ME AND "SALVATOR MUNDI" DOWN BY THE SCHOOLYARD


Stephen Fife

Stephen Fife

Writer, Non-Registered Critics


Here is a twisted tale, a true story for all of you who believe in a world where good will triumph and evil will get the punishment it deserves.

By now you have probably read that "Salvator Mundi," a painting currently attributed to Leonardo da Vinci, has been sold by Christie's for over $450 million, which is the largest amount ever paid for a painting by 250%.  I have a special relationship with this painting (as do a few other people, some of whom I know), and this caused me to stop into Christie's for a close-up viewing on my recent visit to NYC.  In fact, here's a photo of the painting I snapped in the black velvet chapel in which the cash cow was ensconsed:

If you check out the Wikipedia listing for Salvator Mundi (Leonardo), you will find the sentence "In 2005, the painting was acquired by a consortium of art dealers that included Robert Simon, a specialist in Old Masters."  The name "Robert Simon" is of course a common one; as I recall, there was an excellent 60 Minutes reporter named Bob Simon who died recently in a car crash.  But this Robert Simon will be familiar to those readers of my memoir The 13th Boy , as well as (and even more likely) of Marc Fisher's landmark report "The Master" in The New Yorker.  Yes, careful readers of "The Master" will recognize Robert Simon - now one of the world's major dealers in Renaissance Art - as the longtime companion of his former English teacher, Robert J. Berman.  And readers of my memoir will certainly recognize Robert J. Berman as the name of my abuser, who - when he couldn't seduce me - tried to drive me to suicide.

I have not seen Robert Simon since a bizarre encounter in Mr Berman's apartment 47 years ago, but according to Fisher's article - and to friends I made during the 2013 mediation with Horace Mann School - Simon does not make a move without clearing it first with Robert Berman.  (Asked by his sister what he would do if Berman wasn't around anymore to give him advise, Simon told her: "I would just ask myself what Mr Berman would do, and I would do that.")  All of which is a rather long-winded way of saying that, while Robert Simon may be credited with discovering the "lost" Leonardo painting underneath the sloppily-painted copy (which had sold shortly before for around $60), it is my belief that Robert J. Berman is the real sleuth behind the discovery.  And I am not alone in believing that.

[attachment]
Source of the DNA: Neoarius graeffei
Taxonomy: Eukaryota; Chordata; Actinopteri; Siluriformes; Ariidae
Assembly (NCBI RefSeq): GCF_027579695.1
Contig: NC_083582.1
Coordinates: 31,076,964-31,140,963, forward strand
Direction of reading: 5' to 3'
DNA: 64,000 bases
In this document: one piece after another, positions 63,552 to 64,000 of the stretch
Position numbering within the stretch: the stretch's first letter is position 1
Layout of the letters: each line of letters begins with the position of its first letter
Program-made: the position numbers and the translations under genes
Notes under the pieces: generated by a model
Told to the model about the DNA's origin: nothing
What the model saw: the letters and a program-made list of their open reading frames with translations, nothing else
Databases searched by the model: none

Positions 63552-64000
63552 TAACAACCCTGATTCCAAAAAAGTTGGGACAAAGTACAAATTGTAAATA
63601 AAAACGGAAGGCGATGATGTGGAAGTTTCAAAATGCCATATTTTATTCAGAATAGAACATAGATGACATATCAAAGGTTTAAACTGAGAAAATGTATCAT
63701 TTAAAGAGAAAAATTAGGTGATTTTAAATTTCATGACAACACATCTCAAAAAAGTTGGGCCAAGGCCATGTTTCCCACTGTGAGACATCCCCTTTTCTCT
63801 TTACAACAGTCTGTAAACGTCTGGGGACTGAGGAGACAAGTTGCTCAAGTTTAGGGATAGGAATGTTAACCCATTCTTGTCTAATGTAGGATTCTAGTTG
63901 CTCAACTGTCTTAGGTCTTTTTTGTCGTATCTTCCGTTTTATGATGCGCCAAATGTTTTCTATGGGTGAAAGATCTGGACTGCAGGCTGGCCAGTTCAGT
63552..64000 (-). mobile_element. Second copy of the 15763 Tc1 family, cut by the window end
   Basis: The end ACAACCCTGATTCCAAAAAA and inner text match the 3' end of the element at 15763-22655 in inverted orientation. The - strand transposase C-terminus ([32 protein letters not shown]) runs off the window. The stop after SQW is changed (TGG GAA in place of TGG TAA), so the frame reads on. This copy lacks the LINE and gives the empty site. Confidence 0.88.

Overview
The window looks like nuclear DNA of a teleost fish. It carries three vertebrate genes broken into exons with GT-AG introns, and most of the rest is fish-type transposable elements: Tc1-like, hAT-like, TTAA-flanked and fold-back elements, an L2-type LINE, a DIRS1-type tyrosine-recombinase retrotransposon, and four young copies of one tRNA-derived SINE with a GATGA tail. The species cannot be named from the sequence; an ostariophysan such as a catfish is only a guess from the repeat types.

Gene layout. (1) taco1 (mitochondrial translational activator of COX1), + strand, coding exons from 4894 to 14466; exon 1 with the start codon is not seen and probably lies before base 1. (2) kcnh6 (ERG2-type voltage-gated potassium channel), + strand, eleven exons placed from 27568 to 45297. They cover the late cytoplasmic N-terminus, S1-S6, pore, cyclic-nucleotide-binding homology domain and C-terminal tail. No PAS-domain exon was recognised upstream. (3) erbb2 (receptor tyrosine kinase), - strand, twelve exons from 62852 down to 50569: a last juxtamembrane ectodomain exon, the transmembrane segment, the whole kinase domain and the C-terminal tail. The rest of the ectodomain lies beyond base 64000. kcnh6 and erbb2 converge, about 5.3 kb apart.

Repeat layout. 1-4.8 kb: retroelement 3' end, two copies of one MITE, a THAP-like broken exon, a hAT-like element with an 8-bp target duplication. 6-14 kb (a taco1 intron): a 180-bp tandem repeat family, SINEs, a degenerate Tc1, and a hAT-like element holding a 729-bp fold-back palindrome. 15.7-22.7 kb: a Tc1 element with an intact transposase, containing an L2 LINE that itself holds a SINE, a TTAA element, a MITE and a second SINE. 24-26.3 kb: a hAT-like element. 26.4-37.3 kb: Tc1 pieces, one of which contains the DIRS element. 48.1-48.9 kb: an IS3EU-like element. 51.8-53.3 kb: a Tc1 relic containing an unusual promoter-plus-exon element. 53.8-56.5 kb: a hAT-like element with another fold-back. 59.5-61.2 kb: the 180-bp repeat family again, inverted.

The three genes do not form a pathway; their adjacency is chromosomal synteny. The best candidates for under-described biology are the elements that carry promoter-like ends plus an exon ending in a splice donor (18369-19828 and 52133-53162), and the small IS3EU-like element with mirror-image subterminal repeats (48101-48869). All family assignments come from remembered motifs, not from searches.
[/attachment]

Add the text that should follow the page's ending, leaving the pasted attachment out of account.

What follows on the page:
So my phone rang yesterday afternoon, and it was Gene on the line.  Gene was another former student of Berman's, younger than me by two years, who had gone further down the road with him than I did, and who consequently has had a more difficult time than me in getting past him.

"I'm just so bummed by this art auction today, so bummed, because I know how happy it's making him," Gene said, adding that he needed to speak about it with someone who would get where he was coming from.

In point of fact, though - at least as far as I understand it - Berman and Simon and the rest of their "consortium" will not be benefitting from yesterday's windfall.  They first tried to sell the painting to a museum in Dallas, that exhibited the painting for a few months, but refused to offer more than $90 million, claiming that the painting had been damaged by "over-restoration."  The painting was then leant out to the National Gallery in London for a few months in 2011-12.  It was subsequently bought in 2013 by the Russian collector Dmitry Robolovlev for $127.5 million.  But alas, Mr Robolovlev's wife sued for divorce the following year, and she was awarded one of the largest settlements on record.  I imagine this might have something to do with why he turned around and sold Leonardo's "Savior of the World."  Or maybe he's just a great businessman and knew that the painting had been undervalued.  In either case, he reaped a huge profit.

Of course, so did Berman and Simon.  I've been told that they've been building yet another wing on their already-enormous mansion in the gated community of Tuxedo Park, New York, where they live beyond the reach of the law for Berman's many transgressions, thanks to New York's highly restrictive Statute of Limitations.

Me, I'm just trying to gather enough sheckels to make the rent for next month.  Yes, I'd rather be me than them any day, but I could sure use some of that money.

Then again, I look into the eyes of this Salvator Mundi and they tell me: "This too shall pass."

And so it will.

And Gene and I and countless others will do our best to hang in there as it does.